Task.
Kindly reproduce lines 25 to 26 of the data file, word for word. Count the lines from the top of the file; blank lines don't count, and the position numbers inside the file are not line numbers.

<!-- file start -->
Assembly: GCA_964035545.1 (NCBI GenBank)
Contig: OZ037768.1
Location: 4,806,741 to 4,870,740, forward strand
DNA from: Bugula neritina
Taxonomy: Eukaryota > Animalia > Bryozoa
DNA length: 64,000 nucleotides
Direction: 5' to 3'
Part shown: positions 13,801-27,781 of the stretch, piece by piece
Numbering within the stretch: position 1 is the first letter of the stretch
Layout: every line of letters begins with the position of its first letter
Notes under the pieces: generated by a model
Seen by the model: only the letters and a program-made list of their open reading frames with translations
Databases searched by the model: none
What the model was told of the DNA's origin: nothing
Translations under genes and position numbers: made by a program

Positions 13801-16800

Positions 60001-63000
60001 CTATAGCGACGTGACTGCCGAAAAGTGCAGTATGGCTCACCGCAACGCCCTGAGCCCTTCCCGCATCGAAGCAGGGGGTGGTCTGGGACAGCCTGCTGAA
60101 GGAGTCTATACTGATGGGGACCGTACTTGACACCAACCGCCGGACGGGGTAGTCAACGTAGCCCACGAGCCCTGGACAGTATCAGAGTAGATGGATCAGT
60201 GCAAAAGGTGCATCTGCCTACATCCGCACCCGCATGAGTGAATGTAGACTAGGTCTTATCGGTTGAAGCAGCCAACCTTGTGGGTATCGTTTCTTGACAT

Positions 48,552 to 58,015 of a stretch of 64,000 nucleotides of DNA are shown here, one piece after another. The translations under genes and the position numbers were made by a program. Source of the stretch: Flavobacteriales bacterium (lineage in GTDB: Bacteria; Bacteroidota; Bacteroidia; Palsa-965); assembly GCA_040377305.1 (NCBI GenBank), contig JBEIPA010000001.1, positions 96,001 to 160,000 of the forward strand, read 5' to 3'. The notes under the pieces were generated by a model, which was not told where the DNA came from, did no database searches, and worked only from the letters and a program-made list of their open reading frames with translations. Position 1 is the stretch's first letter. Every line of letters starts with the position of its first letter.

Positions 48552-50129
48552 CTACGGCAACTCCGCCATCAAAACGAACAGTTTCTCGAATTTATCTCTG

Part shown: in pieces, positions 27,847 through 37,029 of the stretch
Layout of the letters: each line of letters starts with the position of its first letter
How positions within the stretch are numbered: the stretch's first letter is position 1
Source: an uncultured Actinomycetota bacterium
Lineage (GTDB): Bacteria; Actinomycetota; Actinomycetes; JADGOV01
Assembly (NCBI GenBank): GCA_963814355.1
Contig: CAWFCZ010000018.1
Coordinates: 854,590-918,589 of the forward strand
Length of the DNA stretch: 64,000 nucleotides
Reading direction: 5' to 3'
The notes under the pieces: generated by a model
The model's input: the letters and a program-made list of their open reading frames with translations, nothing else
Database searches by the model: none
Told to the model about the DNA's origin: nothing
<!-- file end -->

Layout of the letters: each line of letters starts with the position of its first letter
How positions within the stretch are numbered: the stretch's first letter is position 1